derived. The frequency of the received sound signal can be allocated to a height according to the
propagation time. It is thus possible to obtain a vertical wind profile measured simultaneously at
To cover an altitude range of 20 up to 150 metres, as is of interest for large wind energy
applications, so called mini-SODARs can be used. These have an operating frequency of 4 to 6
kHz (i.e. are in the audible range) and can provide continuous profile information with moderate
resolution in space (between five and ten metres) and time (every second).
The typical uncertainty in measurement of wind speed using SODAR is about 2 to 4%. This can
be reduced if cross-comparison is made with a parallel, low level meteorological mast.
The major advantages of SODAR relate to its ability to define wind profiles and to look at higher
elevation wind speeds. These can be prohibitively expensive to monitor using mast mounted
meteorological instruments. The cost of meteorological masts increases non-linearly with height
and therefore SODAR is of clear relevance to MW scale turbines.
SODAR systems are also highly portable making it inexpensive to conduct short-term campaign
Meteorological mast installations may require planning permits from the local government
authority. SODAR requires no such permissions.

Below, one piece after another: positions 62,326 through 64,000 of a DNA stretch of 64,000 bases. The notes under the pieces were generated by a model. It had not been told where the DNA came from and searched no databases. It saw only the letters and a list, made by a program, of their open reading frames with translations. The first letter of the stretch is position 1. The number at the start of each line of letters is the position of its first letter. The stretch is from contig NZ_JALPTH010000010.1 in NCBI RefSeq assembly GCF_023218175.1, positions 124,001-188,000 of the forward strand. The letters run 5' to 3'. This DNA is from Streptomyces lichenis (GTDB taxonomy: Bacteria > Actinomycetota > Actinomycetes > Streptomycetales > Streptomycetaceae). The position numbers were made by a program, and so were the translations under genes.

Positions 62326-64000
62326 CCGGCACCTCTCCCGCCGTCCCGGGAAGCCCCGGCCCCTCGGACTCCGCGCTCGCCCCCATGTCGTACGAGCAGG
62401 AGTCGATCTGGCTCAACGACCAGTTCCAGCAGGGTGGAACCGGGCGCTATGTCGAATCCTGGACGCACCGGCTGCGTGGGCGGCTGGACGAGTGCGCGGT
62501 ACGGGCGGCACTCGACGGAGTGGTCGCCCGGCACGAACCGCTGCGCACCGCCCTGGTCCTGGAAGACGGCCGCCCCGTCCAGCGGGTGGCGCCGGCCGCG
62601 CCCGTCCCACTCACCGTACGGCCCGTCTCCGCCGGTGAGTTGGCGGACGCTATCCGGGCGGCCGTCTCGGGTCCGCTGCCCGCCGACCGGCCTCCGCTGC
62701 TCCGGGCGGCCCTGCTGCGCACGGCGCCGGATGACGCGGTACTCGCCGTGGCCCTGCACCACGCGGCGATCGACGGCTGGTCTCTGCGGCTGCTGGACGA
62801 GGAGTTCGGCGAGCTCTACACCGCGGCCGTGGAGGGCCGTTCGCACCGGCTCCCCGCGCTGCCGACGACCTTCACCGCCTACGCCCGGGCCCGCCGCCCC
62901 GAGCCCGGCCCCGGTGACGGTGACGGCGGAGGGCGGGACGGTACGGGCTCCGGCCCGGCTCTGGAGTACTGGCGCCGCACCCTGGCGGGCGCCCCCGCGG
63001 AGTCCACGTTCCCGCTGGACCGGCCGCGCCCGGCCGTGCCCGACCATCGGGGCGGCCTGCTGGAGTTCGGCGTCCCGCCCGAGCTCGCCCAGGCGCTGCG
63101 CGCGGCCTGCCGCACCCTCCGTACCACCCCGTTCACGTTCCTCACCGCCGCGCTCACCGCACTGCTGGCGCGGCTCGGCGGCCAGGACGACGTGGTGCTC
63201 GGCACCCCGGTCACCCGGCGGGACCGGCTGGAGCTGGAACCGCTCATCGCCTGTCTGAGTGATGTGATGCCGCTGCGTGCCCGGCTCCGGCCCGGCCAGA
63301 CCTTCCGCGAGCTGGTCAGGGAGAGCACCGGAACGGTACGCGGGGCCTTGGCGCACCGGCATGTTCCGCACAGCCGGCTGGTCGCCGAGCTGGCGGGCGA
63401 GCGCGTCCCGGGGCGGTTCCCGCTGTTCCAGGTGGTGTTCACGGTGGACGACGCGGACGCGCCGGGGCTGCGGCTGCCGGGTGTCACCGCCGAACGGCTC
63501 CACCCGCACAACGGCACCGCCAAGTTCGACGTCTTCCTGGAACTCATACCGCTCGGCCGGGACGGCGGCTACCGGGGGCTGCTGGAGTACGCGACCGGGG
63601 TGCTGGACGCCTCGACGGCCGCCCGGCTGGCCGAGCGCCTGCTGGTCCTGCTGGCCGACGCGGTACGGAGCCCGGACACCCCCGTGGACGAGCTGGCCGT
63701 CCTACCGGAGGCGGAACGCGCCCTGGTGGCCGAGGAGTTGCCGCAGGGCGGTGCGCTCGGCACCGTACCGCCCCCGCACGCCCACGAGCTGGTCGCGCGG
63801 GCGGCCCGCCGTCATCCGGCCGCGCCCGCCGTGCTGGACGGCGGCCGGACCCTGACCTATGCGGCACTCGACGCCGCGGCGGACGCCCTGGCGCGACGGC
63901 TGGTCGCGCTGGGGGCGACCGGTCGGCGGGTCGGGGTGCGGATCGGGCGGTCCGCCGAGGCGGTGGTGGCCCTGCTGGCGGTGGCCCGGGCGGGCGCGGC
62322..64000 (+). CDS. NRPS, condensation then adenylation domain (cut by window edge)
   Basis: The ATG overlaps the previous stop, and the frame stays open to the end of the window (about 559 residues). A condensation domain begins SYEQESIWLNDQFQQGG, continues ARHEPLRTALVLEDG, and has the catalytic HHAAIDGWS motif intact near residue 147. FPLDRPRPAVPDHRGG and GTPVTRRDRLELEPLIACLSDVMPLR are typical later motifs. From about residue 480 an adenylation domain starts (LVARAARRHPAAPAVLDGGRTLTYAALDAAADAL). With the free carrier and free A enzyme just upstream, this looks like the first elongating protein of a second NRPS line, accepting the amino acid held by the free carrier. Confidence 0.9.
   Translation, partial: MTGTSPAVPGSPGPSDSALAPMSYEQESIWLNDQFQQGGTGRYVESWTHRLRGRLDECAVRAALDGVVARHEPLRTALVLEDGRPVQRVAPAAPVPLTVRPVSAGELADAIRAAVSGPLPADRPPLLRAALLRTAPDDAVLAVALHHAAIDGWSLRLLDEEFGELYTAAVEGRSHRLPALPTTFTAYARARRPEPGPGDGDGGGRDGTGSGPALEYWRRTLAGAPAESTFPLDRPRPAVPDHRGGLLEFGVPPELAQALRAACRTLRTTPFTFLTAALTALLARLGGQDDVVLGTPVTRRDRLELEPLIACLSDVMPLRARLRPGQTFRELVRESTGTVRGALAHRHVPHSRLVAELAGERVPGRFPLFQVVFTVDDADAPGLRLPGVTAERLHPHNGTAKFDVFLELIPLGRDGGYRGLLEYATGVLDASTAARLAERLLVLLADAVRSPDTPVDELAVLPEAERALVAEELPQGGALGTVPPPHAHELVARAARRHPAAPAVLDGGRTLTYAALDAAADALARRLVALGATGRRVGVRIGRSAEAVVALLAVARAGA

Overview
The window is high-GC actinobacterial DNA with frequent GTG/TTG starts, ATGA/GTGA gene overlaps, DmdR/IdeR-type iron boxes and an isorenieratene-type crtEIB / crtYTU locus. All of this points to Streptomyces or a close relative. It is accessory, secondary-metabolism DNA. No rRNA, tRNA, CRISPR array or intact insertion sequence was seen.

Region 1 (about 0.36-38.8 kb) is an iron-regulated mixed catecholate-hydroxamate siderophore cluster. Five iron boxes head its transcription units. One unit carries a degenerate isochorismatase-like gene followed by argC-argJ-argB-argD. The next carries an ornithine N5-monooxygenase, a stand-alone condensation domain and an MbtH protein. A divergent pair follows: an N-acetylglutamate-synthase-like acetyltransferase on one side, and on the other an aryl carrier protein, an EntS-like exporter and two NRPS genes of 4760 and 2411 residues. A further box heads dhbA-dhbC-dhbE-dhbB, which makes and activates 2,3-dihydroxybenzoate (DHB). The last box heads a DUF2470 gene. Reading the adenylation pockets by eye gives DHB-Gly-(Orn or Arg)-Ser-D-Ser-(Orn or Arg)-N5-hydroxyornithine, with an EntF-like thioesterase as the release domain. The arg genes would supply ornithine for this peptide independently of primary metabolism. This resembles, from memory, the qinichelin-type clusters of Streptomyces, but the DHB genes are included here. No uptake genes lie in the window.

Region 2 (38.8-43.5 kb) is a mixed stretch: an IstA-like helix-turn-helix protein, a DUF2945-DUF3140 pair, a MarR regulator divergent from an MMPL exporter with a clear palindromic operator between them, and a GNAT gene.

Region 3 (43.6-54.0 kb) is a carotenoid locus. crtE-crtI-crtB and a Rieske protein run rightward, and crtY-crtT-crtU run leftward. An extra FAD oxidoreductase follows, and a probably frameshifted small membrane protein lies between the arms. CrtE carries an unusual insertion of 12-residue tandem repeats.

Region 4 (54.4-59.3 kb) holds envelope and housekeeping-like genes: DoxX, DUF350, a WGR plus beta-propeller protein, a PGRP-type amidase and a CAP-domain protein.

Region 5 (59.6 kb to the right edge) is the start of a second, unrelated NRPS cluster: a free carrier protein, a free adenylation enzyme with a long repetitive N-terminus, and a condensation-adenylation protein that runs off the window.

Being a remote sensing tool, SODAR does not disturb the flow in the way that a met mast does.
SODAR systems are not yet in widespread use for wind energy applications. They are not cost
effective for smaller turbines and the choice of suppliers is limited. Being portable makes
SODAR systems vulnerable to theft and being ground based, the antennae can be readily
damaged. SODAR therefore is not well suited to long-term, unattended data collection.
Although portable, SODAR requires a stable platform. SODAR systems may be very useful in
the context of the offshore MW turbine market, however they could not simply be mounted on
The fact that SODAR systems operate in the audible range may in some instances be a
CUP ANEMOMETER EQUATIONS OF MOTION
This appendix is designed to present the more important aspects of cup anemometer behaviour in
a mathematical context and in particular to support certain sections of the main text.
In analysing the behaviour of the cup anemometer, it is helpful to look at aerodynamic, inertial
and frictional effects, and a suitable starting point is the aerodynamic element.
Although most cup anemometers have three cups so as to give a low torque ripple, it is more
convenient analytically to look at a two cup arrangement. In looking at gross effects, this is
perfectly justifiable. The analysis can be regarded as looking at one of the three cups and looking
at the aerodynamic effect averaged over a complete rotation.
General Aerodynamic Balance
Consider a cup anemometer rotating at speed ω in a free wind speed U:
The instantaneous aerodynamic torque on the rotor, MA, is given by:
rρACdv (U − rω ) − rρACdx (U + rω )
where A is the frontal area of the anemometer, ρ is the air density and Cdv and Cdx are the drag